American Democratic Party
The Democratic Party of the United States, or Democrats or Dems, is one of the political parties in the United States. The other is the Republican Party. Supporters of Andrew Jackson founded the Democratic Party around 1828 and it is today the oldest active political party in the world.Internationally, Democrats have represented outward-looking politics.
There are several dissenting factions within the party, although since the New Deal, the party has profiled itself in the United States as a social-liberal party advocating for labor rights.
In 2018, the party has partly become more left-wing. For example, Senator Bernie Sanders is inspiring the party in the direction of democratic socialism. According to the White House Council of Economic Advisers, socialism is making a comeback to U.S. politics, with those who have declared themselves socialists gain support in Congress and among voters.
The Democratic Party considers itself inherited from the Democratic-Republican Party of the late 18th century, which opposed central government and pushed the states to the greatest possible powers. The Democratic Party was officially founded in 1828. In the 1828 election, the troops of presidential candidate Andrew Jackson left nothing to chance. The election campaign, with its election tours, advertising slogans and posters, was the first presidential election campaign to be considered modern. Jackson’s opponents twisted his name under the nickname Jackass (“Donkey”), but Jackson turned it in his favor too and embraced the donkey as part of his campaign catalog. Later, the donkey became the emblem of the entire Democratic Party.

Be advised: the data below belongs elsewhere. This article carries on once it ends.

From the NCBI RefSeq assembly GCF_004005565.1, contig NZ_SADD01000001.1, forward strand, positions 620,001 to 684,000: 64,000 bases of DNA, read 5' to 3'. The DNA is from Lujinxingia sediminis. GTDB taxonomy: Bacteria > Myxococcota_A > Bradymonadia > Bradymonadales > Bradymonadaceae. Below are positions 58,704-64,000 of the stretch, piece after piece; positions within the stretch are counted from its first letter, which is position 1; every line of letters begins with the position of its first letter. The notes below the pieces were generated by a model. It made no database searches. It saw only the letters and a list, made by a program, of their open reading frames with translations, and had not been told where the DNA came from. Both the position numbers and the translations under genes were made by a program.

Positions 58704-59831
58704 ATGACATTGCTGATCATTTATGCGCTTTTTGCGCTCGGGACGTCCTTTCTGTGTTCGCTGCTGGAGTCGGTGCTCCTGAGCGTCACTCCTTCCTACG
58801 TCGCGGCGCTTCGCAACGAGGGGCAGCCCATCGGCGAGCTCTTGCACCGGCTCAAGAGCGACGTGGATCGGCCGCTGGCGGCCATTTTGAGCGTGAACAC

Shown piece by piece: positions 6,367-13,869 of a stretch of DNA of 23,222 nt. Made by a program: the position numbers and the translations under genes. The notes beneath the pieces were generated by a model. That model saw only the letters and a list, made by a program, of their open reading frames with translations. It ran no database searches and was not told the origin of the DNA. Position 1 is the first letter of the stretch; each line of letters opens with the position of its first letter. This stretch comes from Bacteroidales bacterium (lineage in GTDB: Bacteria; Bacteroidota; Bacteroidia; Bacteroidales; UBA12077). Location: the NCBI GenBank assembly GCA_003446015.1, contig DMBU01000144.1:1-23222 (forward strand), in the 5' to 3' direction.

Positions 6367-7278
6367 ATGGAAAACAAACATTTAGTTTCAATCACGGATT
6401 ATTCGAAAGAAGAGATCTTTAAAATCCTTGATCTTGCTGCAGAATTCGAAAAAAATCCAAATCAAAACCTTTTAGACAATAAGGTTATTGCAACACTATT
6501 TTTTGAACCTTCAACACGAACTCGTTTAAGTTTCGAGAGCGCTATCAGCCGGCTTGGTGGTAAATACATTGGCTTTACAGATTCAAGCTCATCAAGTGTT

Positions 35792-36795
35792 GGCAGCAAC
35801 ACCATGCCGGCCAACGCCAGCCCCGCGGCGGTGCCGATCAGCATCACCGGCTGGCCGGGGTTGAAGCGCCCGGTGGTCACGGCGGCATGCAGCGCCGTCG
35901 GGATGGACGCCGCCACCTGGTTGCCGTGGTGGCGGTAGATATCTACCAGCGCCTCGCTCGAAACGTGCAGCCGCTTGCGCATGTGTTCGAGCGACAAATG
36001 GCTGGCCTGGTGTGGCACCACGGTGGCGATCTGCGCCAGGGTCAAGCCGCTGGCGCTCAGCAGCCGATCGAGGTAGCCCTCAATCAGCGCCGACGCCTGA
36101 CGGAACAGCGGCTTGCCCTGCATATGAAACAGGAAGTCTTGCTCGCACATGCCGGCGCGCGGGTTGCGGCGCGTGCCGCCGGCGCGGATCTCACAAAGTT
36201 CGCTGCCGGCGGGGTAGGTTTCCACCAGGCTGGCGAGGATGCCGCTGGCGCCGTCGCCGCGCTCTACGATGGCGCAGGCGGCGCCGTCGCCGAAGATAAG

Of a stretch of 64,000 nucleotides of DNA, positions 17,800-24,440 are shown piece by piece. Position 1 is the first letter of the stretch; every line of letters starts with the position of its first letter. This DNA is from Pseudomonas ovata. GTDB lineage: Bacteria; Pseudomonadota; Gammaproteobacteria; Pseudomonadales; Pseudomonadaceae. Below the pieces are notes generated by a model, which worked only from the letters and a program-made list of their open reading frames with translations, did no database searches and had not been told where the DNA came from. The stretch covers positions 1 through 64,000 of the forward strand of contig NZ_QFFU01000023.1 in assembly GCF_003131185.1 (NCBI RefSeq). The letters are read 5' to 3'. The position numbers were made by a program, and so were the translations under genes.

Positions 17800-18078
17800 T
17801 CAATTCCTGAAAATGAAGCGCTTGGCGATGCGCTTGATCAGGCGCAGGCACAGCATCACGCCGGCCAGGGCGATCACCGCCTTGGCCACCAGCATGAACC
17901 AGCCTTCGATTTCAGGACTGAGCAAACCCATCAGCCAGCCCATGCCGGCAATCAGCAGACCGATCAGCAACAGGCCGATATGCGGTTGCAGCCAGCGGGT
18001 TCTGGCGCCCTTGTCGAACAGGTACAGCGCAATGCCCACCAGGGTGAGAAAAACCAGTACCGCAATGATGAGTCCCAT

Change of supportership since the 1960s
Supporters of the party have traditionally been Catholics, the reformist working population in the northeast of the country, and conservative Protestants in the south. During the term of Lyndon B. Johnson in the 1960s, Democrats began to actively support black civil rights, which is why Democrat support in the old southern states has dropped by half since the 1950s. At the same time, however, the support of Democrats in cities and among blacks living in the north has grown.
The Democratic Party allowed blacks to participate in its party meetings since 1924. In the 2010s, the party has become more left-wing than it was in the 1990s but also more diverse. Behind it was the trade union movement and low-income people, but with the civil rights struggle of blacks in the 1960s, the vast majority of blacks and Latinos moved to the Democrats and white Republicans in the South. There are educated liberals on the coasts. Of the supporters, blacks and Latinos are conservative.
The turn of the 1970s abortion
Republican presidential candidate Barry Goldwater was a staunch supporter of the Planned Parenthood, an abortion-based sexual health organization. Reagan and President Nixon also promoted abortion, and George H. W. Bush wanted a more tolerant approach to abortion. 68% of Republicans and 59% of Democrats considered the abortion decision to be a matter between a woman and her doctor in 1972. In January 1973, the Roe-Wade case ruled that banning abortion was unconstitutional by a vote of 7-2. This made the subject a moral dividing line, with Republicans beginning to tactically oppose abortion and Democrats advocating. Indeed, key Democrats who opposed abortion, such as Ted Kennedy and Al Gore, became supporters of abortion. This new division is still in force.
Universal transition of the uneducated to the right
In the West, in 1970, both educated and high-income people voted for the right clearly more often than the left. In 2010, both the uneducated and the high-income voted for the right clearly more often than the left. This is the case in both (majority) bipartisan countries and s